Stucco is a very durable finish material with a typical life span of 50 – 80 years or more. Although it is one of the most durable surfaces available, it also features the lowest annual maintenance cost when compared to other siding materials.

Stucco is a natural material consisting of an aggregate, a binder, and water. It is applied wet and hardens when it dries. For centuries, it has been used as a coating for walls and ceilings and for decoration. Stucco may also be used to cover less usually appealing construction materials such as concrete, cinder block, clay brick and adobe.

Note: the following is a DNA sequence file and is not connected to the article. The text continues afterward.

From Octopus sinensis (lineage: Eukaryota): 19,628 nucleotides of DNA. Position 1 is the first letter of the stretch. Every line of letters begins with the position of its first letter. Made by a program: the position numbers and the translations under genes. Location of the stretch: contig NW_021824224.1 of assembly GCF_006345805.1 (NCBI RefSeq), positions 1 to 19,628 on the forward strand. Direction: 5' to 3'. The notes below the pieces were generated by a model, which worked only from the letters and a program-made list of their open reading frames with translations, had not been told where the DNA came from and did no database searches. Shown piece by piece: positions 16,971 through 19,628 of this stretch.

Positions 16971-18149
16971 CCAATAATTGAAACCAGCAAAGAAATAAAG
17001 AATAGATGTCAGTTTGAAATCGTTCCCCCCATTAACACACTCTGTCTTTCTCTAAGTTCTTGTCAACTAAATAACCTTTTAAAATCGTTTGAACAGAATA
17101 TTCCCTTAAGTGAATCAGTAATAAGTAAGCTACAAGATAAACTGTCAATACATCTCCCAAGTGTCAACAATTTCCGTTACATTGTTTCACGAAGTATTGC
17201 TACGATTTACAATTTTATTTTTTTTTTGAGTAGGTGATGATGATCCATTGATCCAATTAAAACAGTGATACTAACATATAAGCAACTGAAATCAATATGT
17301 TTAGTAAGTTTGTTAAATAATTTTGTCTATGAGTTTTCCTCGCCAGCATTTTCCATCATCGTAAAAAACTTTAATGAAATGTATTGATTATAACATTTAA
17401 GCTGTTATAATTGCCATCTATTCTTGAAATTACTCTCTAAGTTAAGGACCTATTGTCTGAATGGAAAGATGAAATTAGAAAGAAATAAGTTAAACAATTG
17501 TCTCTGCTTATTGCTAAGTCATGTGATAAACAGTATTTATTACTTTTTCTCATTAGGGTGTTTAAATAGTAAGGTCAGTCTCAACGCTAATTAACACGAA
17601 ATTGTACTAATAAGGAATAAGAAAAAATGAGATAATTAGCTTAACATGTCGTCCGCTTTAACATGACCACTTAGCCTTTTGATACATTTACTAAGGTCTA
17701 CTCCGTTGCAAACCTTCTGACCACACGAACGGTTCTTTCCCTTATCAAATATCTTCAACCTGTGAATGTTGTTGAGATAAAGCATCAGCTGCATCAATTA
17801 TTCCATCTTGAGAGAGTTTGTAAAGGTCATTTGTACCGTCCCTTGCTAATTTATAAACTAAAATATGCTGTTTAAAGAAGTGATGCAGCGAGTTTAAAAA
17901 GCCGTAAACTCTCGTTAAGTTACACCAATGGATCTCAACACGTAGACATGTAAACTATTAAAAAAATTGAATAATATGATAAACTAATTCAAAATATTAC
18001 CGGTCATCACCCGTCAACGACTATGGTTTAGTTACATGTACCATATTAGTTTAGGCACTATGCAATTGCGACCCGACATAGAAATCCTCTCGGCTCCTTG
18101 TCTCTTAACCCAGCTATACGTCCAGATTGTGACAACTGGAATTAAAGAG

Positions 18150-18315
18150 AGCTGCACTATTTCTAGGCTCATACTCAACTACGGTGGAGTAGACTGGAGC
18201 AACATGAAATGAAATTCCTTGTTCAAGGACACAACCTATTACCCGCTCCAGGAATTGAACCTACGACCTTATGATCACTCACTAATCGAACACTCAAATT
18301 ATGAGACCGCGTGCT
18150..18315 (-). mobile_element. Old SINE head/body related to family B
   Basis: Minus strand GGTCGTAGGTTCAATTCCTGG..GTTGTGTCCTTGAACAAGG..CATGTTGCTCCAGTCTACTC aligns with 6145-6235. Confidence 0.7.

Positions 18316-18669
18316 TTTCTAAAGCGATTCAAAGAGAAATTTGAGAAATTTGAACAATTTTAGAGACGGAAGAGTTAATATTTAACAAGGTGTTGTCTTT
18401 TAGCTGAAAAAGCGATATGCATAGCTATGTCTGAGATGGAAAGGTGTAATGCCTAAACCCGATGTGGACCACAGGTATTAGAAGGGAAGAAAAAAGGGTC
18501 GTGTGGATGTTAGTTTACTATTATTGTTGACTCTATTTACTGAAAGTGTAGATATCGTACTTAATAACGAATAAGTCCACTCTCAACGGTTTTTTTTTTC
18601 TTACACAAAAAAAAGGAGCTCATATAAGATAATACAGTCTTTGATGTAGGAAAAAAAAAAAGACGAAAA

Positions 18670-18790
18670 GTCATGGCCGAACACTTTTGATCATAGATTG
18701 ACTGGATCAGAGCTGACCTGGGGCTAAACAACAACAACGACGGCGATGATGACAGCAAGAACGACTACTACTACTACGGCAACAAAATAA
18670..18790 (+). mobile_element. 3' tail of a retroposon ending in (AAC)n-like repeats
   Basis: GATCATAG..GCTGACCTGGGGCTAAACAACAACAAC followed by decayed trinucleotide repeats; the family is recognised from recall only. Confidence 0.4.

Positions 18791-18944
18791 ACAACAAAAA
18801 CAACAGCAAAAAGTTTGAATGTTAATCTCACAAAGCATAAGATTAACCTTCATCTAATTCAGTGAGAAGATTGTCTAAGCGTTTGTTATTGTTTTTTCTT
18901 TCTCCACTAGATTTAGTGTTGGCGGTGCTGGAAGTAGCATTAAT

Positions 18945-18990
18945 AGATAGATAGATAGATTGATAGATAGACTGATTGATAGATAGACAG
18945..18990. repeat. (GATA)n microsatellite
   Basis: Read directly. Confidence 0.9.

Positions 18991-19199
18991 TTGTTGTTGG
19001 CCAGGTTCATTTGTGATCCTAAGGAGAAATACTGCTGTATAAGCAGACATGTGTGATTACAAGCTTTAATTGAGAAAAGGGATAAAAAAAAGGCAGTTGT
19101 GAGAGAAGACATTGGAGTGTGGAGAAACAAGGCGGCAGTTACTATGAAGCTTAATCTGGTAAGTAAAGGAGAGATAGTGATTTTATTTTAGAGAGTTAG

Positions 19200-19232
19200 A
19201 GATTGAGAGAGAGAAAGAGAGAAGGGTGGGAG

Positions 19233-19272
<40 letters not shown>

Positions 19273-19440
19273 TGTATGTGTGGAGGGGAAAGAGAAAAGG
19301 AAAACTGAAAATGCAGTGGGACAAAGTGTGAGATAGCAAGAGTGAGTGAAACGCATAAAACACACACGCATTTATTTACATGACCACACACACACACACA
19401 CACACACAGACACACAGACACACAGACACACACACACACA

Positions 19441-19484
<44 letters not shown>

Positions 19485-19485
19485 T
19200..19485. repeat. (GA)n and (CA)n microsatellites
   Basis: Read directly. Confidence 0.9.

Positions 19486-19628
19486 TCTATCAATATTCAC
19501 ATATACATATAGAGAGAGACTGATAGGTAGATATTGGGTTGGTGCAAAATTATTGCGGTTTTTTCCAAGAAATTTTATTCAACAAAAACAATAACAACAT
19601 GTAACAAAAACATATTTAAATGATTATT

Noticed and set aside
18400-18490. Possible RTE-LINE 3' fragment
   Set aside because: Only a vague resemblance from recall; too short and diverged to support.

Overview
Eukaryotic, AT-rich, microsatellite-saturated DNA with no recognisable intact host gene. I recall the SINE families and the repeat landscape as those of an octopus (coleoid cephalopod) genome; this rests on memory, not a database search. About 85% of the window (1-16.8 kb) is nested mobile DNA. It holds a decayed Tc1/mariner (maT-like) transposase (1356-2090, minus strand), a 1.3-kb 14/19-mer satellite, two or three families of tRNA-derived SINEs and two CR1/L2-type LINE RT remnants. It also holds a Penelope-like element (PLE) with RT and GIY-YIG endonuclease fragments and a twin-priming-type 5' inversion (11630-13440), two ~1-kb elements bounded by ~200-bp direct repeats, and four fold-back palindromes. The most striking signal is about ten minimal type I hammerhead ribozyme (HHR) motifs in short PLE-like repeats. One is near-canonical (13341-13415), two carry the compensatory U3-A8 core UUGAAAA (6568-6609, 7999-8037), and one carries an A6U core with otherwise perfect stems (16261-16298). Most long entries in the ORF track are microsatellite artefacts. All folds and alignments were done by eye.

Modern day stucco is made of Portland cement and water. Lime is often added to decrease the permeability and increase the workability of modern stucco. Sometimes additives such as acrylics and glass fibres are added to recover the structural properties of the plaster as well as its workability. This usually done with what is considered a “one coat” stucco system. Stucco usually consists of one layer of wire lath and two layers of Portland cement-based plaster. However, cement’s crystalline structure cannot accommodate significant movements in the building structure and is thus prone to cracking. Therefore, an additional acrylic finish on top is often applied – it adds flexibility for surface movements.